The Blue-Eyed Tropheus is one of the more popular fish from Lake Tanganyika!
The Blue-Eyed Tropheus Tropheus brichardi is a favorite cichlid as it has many different color varieties. Brichardi Cichlids were called 'Blue-Eyed Tropheus' by hobbyists well before they were scientifically described. True to this name, the iris of their eyes can become blue colored if they are kept in optimal conditions.
There are several varieties/races of this species and their coloring is dependent on where the fish are collected. The Skunkback Tropeus pictured above is from the Nyanza area of Lake Tanganyika, Africa. The main characteristic of these fish are their vertical stripes, which are very colorful on some varieties. However the stripes are primarily seen on juveniles and females as the males loose them over time.
A colony of 12 to 30 of these pretty cichlids can make an amazing display and their personality is a definite plus. The Tropheus have a really interesting social structure that is built upon a colony of consistent tank mates. They are very active and have individual behaviors, from curiously lining up to watch the goings on in the room to their 'dolphin-like' antics when eating. Feeding time can be very 'wet' for their keepers, but make this fish very fun and desirable.
The Blue-Eyed Tropheus have a reputation of being one of the most aggressive of the Tropheus species. In the wild they are very aggressive with conspecifics, but are said to be less aggressive, even shy, with other fish. In the aquarium their aggression level towards unrelated fish can vary depending on the personalities of the individual fish.
Truly a rewarding fish for the aquarist who is willing to provide the necessary care. This hearty cichlid can be easy to moderate to keep as long as attention is paid to its diet and mandatory water changes are done, and difficult if they are neglected. They are rather expensive fish, and initial attempts to keep them often met with difficulty until aquarists became familiar with their rather specific, though uncomplicated needs. They can be afflicted with the occurrence of 'bloat', and there seems to be no explainable rational as to its cause.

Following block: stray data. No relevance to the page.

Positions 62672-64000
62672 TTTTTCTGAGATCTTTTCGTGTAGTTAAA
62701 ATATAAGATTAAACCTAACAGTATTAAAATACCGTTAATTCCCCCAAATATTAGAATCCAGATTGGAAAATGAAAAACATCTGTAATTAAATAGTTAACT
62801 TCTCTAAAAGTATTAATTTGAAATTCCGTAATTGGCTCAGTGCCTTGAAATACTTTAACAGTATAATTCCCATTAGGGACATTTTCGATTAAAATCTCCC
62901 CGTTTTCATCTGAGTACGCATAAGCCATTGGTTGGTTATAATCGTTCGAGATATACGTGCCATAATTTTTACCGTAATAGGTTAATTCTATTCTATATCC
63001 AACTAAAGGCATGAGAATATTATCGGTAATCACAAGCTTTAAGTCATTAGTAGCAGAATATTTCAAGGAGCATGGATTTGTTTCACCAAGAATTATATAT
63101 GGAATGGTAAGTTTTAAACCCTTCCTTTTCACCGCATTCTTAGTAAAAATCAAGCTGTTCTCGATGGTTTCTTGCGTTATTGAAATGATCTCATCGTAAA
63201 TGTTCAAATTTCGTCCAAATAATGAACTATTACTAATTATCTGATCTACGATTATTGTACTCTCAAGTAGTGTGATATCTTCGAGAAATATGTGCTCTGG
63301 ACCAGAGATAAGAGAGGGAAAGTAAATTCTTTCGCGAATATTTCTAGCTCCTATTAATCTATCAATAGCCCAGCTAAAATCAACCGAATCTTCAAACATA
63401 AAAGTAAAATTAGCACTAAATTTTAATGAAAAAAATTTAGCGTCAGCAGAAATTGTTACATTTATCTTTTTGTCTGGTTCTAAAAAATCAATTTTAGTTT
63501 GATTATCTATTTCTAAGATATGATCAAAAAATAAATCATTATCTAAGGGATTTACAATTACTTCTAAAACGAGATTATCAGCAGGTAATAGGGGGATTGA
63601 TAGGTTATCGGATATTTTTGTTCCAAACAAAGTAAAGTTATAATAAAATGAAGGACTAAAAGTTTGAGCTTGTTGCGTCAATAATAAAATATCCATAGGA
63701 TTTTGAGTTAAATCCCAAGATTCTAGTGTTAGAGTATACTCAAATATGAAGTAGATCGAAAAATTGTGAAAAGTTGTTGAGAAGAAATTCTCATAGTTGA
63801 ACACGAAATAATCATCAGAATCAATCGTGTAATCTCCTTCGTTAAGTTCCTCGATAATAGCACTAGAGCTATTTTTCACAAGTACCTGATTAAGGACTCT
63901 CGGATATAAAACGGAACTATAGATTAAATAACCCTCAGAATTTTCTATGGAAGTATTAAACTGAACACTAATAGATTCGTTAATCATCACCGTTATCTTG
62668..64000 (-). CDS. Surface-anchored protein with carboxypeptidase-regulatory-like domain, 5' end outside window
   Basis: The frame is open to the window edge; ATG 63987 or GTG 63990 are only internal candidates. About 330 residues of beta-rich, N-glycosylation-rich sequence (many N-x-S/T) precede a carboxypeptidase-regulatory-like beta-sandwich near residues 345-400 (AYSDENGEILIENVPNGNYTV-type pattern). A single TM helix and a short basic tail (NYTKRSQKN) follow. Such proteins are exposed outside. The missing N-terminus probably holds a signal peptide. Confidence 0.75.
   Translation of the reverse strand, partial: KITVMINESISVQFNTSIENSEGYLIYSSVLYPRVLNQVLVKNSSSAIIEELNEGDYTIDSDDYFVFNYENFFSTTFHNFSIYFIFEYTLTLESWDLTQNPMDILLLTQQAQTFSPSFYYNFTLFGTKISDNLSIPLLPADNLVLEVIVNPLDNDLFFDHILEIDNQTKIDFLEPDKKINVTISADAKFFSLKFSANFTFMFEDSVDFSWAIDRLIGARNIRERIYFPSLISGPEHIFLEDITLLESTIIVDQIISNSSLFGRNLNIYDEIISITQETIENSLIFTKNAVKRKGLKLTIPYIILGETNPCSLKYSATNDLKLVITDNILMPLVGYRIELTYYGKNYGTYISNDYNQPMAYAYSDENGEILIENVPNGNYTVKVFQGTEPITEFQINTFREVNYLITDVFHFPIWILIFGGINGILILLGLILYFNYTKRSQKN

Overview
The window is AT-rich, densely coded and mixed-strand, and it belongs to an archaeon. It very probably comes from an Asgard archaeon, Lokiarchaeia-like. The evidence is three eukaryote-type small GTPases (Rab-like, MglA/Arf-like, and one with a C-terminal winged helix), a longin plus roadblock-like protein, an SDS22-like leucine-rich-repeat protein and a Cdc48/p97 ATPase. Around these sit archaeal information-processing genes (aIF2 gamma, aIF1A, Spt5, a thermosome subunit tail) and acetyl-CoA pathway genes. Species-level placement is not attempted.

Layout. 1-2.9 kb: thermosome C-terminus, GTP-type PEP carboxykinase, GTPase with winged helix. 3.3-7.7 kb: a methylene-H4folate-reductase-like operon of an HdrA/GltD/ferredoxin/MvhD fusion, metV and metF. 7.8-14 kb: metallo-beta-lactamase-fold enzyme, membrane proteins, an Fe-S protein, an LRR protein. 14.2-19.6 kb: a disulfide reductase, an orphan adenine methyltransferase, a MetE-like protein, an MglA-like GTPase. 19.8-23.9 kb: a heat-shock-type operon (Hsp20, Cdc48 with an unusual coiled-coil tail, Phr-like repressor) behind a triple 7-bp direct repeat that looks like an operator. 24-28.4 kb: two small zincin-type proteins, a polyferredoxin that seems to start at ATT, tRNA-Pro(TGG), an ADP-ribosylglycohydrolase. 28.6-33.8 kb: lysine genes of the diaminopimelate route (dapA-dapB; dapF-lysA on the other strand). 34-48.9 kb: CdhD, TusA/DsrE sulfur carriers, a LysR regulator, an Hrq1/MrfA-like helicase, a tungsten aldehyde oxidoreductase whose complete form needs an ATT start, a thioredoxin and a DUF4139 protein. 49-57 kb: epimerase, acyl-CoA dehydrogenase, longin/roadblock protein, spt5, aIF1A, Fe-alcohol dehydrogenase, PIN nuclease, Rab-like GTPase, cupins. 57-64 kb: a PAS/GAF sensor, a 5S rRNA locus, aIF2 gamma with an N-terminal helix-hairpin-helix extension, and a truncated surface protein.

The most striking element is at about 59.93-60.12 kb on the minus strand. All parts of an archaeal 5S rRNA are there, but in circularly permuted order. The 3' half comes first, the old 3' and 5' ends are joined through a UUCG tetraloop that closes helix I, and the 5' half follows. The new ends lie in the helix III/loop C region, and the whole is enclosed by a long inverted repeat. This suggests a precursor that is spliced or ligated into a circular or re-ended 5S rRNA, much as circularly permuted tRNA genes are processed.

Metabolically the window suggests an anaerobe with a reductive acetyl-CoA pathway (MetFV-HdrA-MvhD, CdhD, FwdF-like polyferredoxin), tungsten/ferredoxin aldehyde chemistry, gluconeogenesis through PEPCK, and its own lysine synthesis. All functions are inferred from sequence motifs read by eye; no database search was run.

Provide a sandy substrate, strong lighting to encourage algae growth, and several rock piles along with rocks formed into caves. Having a very aggressive nature, they are best kept in a species specific tank. Do not add a new fish to an already established colony as this will cause an upset and death. They may also be kept in a larger aquarium with some other herbivorous rock dwelling African cichlids. The larger the tank and the more hiding places you have will help with aggression.
For Information on keeping freshwater fish, see:Freshwater Aquarium Guide: Aquarium Setup and Care
Blue-Eyed Tropheus - Quick Aquarium Care
- Aquarist Experience Level: Advanced
- Size of fish - inches: 4.7 inches (11.99 cm)
- Minimum Tank Size: 75 gal (284 L)
- Temperament: Aggressive
- Aquarium Hardiness: Moderately Difficult
- Temperature: 76.0 to 82.0° F (24.4 to 27.8° C)
Enter a Freshwater Aquarium
- My Aquarium - Enter your aquarium to see if this fish is compatible!
Habitat: Distribution / Background
The Blue-Eyed Tropheus Tropheus brichardi was described by Nelissen and Thys van den Audenaerde in 1975. It is endemic to Lake Tanganyika, Africa and was described based on a group of specimens caught near Nyanza Lac in Burundi. They were named after Pierre Brichard, a well known cichlid importer.
Though commonly called the Blue-Eye Tropheus they are also known as the Brichardi Cichlid, Saddle Moorii, and Chocolate Moorii. Some have also been mistakenly traded as the Blunthead Cichlid Tropheus Moorii, particularly those from Nyanza Lac, Malagarasi and Kavalla. Individual varieties are also named for the area from which they are collected. They may also be named for a distinct characteristic such as Tropheus brichardi "red cheek" or "canary cheek," or sometimes a combination of color and location like Tropheus brichardi "green terror muzimu."